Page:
The person most qualified to replace Robert Gates is Richard Haass, president of the Council on Foreign Relations since July 2003. Haass's objective qualifications are easy to summarize. He has served on the national security team at the White House and the Pentagon and has held one of the most demanding and prestigious positions at the State Department – director of policy planning. In his "spare time," he has authored 11 books on foreign policy and national security issues.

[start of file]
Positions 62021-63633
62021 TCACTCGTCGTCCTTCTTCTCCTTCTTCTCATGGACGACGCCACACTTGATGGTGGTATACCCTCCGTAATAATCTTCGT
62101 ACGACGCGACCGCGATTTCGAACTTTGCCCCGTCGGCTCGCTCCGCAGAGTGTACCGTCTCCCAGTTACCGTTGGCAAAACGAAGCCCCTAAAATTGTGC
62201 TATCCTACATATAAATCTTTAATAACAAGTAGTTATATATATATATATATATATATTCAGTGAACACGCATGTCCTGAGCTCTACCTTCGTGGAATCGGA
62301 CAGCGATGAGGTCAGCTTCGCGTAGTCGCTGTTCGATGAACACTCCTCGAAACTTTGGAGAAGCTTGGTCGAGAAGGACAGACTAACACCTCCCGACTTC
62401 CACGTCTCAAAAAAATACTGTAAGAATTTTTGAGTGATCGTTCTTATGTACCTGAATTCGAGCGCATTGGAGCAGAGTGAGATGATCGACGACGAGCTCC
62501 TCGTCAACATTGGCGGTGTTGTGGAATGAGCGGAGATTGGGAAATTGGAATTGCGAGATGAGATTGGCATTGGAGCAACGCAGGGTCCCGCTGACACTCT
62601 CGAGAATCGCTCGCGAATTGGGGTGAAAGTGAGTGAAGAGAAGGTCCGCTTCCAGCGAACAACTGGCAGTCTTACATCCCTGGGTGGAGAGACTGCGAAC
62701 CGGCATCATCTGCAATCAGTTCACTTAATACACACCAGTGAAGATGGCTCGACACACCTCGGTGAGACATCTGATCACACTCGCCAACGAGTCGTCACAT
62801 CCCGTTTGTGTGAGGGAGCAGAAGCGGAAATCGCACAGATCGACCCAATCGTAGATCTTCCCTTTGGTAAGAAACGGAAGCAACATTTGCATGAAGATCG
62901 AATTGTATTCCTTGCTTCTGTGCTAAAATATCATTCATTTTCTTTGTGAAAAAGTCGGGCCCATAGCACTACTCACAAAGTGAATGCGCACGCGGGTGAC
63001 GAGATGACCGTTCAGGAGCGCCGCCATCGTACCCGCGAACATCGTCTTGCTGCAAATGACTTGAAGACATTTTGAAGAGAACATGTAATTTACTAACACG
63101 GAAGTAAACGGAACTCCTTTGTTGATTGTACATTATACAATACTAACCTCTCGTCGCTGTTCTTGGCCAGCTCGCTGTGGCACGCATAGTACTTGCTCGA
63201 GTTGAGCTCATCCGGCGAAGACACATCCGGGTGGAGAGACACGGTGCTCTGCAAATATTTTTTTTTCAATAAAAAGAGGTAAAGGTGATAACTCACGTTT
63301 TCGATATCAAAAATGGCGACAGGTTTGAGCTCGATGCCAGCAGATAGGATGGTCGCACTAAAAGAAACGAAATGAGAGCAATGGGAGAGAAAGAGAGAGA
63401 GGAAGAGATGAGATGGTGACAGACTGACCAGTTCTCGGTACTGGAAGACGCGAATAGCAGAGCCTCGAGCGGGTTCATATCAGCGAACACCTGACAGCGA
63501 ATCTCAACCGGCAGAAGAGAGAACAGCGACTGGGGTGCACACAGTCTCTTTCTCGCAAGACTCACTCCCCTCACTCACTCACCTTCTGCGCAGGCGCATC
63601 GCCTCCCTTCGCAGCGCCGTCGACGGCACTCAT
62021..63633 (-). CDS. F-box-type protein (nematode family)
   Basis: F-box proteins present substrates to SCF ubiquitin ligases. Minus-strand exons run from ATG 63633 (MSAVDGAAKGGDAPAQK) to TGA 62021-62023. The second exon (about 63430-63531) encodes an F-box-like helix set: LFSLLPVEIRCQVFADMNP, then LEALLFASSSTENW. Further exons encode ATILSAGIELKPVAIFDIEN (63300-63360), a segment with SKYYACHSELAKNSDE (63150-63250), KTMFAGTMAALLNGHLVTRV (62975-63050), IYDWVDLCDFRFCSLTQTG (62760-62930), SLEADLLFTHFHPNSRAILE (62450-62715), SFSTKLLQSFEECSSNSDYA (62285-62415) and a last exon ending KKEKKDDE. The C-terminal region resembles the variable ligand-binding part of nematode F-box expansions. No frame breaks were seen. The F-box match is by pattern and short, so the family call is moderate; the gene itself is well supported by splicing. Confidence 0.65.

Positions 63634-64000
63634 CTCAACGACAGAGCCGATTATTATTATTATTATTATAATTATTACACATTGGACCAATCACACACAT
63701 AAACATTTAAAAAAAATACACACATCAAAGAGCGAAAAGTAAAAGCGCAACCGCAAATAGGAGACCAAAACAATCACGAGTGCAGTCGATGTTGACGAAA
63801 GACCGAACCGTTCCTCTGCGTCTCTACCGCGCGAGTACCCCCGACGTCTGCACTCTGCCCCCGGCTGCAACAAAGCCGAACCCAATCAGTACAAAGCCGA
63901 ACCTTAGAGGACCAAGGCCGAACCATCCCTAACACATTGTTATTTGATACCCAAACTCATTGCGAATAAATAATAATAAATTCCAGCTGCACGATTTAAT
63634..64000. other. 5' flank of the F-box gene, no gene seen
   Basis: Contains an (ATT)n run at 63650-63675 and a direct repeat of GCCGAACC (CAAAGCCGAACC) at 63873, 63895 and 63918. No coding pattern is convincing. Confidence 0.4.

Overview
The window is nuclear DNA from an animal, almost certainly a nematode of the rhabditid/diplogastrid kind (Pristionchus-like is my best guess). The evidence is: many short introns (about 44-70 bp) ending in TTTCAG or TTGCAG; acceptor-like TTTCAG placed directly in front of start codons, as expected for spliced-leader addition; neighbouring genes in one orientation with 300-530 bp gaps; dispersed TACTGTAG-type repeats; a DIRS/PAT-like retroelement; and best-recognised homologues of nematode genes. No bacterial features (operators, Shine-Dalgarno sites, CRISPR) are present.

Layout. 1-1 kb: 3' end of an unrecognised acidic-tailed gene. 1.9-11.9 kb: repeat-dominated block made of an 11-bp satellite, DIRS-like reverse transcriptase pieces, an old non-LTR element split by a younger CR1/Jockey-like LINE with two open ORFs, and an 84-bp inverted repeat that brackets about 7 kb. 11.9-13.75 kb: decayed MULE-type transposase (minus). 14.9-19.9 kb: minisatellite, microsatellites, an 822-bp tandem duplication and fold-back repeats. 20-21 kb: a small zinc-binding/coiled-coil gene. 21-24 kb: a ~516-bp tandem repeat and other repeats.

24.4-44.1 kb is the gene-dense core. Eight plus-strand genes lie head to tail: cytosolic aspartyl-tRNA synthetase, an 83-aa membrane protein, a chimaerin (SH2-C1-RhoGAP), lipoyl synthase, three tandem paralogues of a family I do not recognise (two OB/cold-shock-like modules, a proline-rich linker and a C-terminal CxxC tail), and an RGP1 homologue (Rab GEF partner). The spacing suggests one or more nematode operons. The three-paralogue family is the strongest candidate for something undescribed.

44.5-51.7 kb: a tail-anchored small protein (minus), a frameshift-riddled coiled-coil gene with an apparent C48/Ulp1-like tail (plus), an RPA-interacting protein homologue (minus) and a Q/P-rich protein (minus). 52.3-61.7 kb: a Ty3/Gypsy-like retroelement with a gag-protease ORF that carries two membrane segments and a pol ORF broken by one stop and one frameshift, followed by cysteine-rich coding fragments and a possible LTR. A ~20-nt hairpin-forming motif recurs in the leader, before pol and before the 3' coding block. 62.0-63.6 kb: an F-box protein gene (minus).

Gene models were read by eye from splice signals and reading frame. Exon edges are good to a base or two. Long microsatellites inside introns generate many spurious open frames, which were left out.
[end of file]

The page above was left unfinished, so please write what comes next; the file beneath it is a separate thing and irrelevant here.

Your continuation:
More difficult is capturing the esteem in which those who know or have worked with him hold Richard. He reminds one of the old investment company ad: "When E.F. Hutton talks, People Listen." (I'm not sure E.F. Hutton is still in business, but spare me a bit of poetic license.) Whether it is the post-Cold War era, Israeli-Palestinian relations or any other subject he happens to be discussing, Richard is the voice of reason, commanding respect and holding the room's attention. One can say about Richard as was once said about the great sportswriter Grantland Rice, "Where he sits, there sits the head of the table."